An Introduction to the Quaker Influence During America’s Founding
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By: Adam E. Zielinski
In the years leading up to the American Revolution, the American colonies had coexisted under the umbrella rule of the British government. Among the many leniences granted to the North American colonists was the wide-birth in religious assembly. No single religious affiliation was granted governorship over the rest of the citizenry, though some did have tremendous influence. For our understanding, the focus will discern one of the most prominent of these several affiliations. And we will see how their proximity to Philadelphia would come to shape how the United States came to be.
Drawing of Joseph Galloway by Thomas Emmet in 1885.
Out of the many complex issues surrounding the delegates to the Second Continental Congress in 1775-1776, perhaps the single biggest issue regarding how to respond to Great Britain’s increasing taxation and authority over colonial governments was how regional influences impacted the solutions being presented in Philadelphia. Puritanism was still deeply rooted in the New England colonies and the delegates from that region, at the time the most embroiled in the rebellion, defined much of their opposition to British aggression through the lens of their congregate upbringings. Eastern Pennsylvania and portions of West Jersey (New Jersey was then divided between two unofficial regions: East and West Jersey) were heavily influenced by Quakers. Commonly known as Friends in the community, and for their industrial presence and political connections that dated back to William Penn, leadership was very organized in most branches of local government. They were also well-known for their pacifism. Puritans had long-held animosities towards Quakers because of their differences in practicing their religious faith. Others saw members as British sympathizers. These sharp opinions would rupture in various ways during the debates leading to American independence.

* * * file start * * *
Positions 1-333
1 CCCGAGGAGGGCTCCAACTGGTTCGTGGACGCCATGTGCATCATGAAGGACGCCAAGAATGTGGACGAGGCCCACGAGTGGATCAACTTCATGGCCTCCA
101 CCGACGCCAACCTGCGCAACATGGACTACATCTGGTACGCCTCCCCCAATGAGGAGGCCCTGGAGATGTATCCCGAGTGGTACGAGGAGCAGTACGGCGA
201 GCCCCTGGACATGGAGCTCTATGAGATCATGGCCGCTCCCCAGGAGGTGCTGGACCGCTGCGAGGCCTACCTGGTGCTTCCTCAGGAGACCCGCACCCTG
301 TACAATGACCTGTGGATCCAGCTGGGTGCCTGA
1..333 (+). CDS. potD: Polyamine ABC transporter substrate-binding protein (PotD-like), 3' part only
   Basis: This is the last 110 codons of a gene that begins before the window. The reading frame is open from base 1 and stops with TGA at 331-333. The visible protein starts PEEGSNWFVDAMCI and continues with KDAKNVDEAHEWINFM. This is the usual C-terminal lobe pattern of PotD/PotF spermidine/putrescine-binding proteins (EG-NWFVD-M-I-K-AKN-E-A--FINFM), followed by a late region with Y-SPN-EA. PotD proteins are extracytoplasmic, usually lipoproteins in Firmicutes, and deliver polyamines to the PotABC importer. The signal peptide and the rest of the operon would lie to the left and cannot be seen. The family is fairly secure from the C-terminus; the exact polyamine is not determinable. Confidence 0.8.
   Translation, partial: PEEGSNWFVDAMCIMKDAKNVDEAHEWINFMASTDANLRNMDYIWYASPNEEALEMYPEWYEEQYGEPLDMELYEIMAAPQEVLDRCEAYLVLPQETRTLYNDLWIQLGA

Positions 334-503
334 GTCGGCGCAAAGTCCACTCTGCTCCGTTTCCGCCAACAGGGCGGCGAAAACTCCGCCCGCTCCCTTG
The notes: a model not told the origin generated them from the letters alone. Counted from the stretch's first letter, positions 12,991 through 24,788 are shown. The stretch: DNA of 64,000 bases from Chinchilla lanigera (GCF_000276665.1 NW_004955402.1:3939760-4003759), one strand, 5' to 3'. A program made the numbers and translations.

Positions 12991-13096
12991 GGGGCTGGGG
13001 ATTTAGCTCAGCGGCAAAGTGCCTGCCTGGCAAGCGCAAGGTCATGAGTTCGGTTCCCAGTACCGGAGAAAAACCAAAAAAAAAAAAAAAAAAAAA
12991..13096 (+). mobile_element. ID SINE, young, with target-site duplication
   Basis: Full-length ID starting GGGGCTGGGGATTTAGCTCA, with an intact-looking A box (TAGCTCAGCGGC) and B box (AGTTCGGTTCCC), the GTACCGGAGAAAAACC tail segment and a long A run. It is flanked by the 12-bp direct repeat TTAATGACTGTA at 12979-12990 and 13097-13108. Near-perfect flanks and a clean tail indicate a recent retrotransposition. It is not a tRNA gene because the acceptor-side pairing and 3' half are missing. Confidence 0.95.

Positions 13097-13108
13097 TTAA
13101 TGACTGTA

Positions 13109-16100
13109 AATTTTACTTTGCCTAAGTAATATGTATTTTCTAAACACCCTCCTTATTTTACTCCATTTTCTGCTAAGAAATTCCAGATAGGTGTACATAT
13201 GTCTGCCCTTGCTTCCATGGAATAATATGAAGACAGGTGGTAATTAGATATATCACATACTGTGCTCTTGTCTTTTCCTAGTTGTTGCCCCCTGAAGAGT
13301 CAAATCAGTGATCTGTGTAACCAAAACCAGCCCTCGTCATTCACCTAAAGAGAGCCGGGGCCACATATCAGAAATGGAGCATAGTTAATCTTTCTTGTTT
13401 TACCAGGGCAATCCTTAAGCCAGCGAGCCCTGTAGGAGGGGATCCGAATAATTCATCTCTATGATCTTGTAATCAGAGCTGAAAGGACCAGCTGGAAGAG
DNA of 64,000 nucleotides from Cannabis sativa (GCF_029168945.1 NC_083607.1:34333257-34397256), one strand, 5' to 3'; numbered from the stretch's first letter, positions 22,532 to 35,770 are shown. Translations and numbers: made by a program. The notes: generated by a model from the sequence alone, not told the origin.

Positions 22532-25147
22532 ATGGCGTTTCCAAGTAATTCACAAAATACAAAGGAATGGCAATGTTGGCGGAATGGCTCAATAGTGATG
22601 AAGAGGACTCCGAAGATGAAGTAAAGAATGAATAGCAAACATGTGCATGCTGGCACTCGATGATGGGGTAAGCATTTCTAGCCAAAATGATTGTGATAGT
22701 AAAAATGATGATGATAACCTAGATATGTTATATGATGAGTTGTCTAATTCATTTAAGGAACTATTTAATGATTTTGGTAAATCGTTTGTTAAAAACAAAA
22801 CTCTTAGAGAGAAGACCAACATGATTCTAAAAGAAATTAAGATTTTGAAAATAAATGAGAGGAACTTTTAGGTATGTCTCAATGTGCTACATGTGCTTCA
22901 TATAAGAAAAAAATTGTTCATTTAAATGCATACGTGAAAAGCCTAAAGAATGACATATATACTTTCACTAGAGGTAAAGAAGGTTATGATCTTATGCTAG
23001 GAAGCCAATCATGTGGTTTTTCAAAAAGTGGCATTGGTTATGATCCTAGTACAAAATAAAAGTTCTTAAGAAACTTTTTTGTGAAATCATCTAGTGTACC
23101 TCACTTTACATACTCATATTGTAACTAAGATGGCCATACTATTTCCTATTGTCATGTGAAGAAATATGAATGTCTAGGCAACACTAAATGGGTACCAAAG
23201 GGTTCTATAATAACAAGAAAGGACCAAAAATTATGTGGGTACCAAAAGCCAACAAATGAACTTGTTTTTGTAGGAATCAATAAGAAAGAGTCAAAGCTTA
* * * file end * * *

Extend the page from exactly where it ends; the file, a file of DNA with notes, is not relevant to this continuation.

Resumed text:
The Quaker leadership of Pennsylvania in the First Continental Congress was divided between rivals Joseph Galloway and John Dickinson. Though both men were technically not practicers of the faith, they served in the same political assemblies as them and often agreed with agenda proposals. Neither were considered radicals such as the Adamses of Massachusetts, but Dickinson, the moderate voice of the two Pennsylvanians, won over many with his cool demeanor and eagerness for finding a solution. On the other hand, Galloway’s Plan of Union, which called for the creation of a Grand Council subordinate to Parliament, won little support from the First Continental Congress. His popularity and influence diminished after he alienated delegates who refused to endorse his vision of appeasement, and soon he began attacking in the press those who envisioned a separation from London. When the Second Continental Congress met in 1775, Galloway refused to accept his nomination, opting to remain outside the body and attack its deliberations. He would later side with the British during the American Revolution.